In a Natural Draught Zigzag Kiln (NDZK), the setting of bricks is different from that in a Fixed Chimney Bull’s Trench Kiln (FCBTK). Usually, double or triple zigzag brick settings are employed in NDZKs. Now-a-days, in some of the bigger kilns, quadruple zigzag brick setting is also being practised.
In an FCBTK, bricks are stacked in vertical columns in a line (row) across the width of the trench. The rows of brick columns are arranged one after the other in the direction of air flow.
In an NDZK, bricks are stacked in such a manner that distinct chambers of brick setting are formed in the kiln. Just like in the case of FCBTK, in NDZK also, the bricks are stacked in vertical columns in a line (row) across the width of the trench. However, unlike in FCBTK, all the brick columns are not of the same width. The rows of brick columns are arranged one ahead of the other in the forward direction of fire travel. In an NDZK, one chamber of brick setting consists of five such rows.
Because of different brick settings, the path of air flow in the two kilns is also different. In an FCBTK, the air flows in a straight-line path along the length of the trench. In an NDZK, the air flows both across the width and along the length of the trench in a zigzag path. How the air is made to follow a zigzag path is explained in detail later in this Knowledge Brief.
Chamber dimensions are fixed in the following way:
In a chamber, bricks are arranged according to the following method:
In a double zigzag brick setting, in the last row (fifth row) of a chamber, openings are left near both ends of the trench width. In the next chamber, in the last row, openings are left at the central part of the trench width. In this way, alternately, openings are left either at the centre or at the two ends of the trench width in the last row of successive chambers. This arrangement of openings in the chambers results in the zigzag flow of air, and is repeated throughout the length of the rectangular trench.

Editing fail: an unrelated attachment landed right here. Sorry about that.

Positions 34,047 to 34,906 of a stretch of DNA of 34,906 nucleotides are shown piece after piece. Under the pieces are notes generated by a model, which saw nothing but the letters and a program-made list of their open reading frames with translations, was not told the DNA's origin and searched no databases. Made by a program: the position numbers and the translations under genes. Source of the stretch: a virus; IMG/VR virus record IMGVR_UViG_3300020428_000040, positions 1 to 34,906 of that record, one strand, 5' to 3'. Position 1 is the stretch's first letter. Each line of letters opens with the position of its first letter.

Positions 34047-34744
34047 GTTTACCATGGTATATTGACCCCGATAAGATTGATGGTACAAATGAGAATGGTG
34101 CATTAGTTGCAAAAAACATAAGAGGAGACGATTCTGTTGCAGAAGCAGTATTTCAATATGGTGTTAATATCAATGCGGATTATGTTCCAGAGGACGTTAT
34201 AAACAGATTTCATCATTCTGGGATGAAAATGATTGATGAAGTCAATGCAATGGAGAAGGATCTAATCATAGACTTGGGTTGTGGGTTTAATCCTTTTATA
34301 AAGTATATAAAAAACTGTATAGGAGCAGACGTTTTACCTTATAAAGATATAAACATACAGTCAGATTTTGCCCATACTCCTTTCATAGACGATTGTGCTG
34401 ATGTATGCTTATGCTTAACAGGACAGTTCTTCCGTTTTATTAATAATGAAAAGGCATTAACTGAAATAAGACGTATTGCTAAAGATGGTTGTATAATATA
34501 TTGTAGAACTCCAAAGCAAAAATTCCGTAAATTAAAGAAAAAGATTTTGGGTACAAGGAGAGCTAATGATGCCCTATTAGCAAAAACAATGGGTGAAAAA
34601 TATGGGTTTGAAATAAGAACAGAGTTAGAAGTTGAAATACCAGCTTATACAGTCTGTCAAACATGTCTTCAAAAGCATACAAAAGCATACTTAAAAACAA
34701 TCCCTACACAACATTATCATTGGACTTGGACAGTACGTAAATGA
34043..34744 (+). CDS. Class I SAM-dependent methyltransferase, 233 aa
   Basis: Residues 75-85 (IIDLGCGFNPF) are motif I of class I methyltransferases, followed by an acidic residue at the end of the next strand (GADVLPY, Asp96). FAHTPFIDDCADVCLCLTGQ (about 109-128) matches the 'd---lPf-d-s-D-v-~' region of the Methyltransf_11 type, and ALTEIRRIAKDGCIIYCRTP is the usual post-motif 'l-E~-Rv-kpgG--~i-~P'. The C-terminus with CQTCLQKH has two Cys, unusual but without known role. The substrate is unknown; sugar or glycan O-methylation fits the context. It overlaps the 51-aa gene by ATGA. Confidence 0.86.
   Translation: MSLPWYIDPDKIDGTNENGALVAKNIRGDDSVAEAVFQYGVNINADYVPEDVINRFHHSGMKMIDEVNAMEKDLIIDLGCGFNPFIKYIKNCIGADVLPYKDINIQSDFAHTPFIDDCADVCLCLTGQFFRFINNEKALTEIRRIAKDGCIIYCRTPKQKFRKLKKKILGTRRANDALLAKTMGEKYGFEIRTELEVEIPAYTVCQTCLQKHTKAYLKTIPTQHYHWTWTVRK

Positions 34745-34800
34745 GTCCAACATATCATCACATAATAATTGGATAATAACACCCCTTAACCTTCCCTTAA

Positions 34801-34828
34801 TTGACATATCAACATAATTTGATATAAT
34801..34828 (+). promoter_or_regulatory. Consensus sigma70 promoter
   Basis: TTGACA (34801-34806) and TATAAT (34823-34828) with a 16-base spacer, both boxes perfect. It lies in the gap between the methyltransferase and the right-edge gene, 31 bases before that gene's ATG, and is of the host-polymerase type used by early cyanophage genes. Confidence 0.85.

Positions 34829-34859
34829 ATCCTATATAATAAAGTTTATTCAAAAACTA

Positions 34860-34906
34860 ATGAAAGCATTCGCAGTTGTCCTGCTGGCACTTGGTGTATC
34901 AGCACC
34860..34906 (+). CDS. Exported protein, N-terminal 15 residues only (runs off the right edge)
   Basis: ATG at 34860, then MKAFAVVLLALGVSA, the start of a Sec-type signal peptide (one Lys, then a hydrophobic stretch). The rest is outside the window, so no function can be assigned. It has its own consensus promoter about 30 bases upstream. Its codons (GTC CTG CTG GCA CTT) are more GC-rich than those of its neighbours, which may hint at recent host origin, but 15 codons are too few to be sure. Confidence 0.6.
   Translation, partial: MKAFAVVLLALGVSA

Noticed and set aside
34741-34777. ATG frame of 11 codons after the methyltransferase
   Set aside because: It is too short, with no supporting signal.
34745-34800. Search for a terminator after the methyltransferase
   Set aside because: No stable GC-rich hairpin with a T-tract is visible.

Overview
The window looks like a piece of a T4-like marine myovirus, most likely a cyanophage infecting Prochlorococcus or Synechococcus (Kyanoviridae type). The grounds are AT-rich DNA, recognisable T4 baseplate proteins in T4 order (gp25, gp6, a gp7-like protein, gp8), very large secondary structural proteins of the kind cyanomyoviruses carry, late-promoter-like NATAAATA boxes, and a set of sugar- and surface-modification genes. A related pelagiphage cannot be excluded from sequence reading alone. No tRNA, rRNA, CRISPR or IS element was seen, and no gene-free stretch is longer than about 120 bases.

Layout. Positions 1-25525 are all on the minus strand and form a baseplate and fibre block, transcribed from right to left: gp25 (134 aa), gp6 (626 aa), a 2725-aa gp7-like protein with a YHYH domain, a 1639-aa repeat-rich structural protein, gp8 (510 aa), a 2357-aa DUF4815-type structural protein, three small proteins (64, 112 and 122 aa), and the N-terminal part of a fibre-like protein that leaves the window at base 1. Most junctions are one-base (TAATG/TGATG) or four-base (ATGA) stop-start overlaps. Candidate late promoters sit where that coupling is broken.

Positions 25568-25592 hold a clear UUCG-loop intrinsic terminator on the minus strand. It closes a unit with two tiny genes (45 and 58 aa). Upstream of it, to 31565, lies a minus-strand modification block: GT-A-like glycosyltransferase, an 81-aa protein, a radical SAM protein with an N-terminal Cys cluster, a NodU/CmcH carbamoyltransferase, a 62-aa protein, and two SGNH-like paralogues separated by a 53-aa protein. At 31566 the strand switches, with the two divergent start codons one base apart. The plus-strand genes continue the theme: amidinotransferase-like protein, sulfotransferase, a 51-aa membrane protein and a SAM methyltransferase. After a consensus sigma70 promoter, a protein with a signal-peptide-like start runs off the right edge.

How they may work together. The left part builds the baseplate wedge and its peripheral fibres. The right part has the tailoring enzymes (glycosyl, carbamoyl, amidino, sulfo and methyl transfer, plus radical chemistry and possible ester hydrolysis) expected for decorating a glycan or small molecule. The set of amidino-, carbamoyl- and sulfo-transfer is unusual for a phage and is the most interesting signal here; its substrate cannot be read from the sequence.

In double zigzag flow, air alternately enters the chambers either through the openings at the ends or through the openings at the centre.
When air enters a chamber from the ends (as in Chamber-1 in the image), it is made to flow inwards across the width of the chamber. It leaves the chamber through the openings at the centre and enters the next chamber.
When air enters a chamber from the centre (as in Chamber-2 in the image), it is made to flow outwards across the width of the chamber. It leaves the chamber through the openings at the two ends and enters the next chamber.
This reversal of the flow direction in alternate chambers creates a zigzag flow. This flow pattern is repeated in alternating chambers throughout the length of the rectangular trench.
The zigzag brick setting is done only in the longer lengths of the rectangular trench. In the shorter lengths of the rectangular trench, which is called gully, brick setting is done as in an FCBTK.
In the gully region (shorter length of the rectangular trench), all the rows, except the last row, are made of equally spaced, same size brick columns in exactly the same way as in an FCBTK. Air flows in a straight-line path in this region. At the entry and the exit of the gully region, openings are left only near the outer wall end of the trench. This arrangement ensures that air also flows through the extreme corner of the trench thereby exchanging heat with as many bricks as possible. Openings at only the outer wall end also prevent short-circuiting of the air flow near the miyana of the kiln.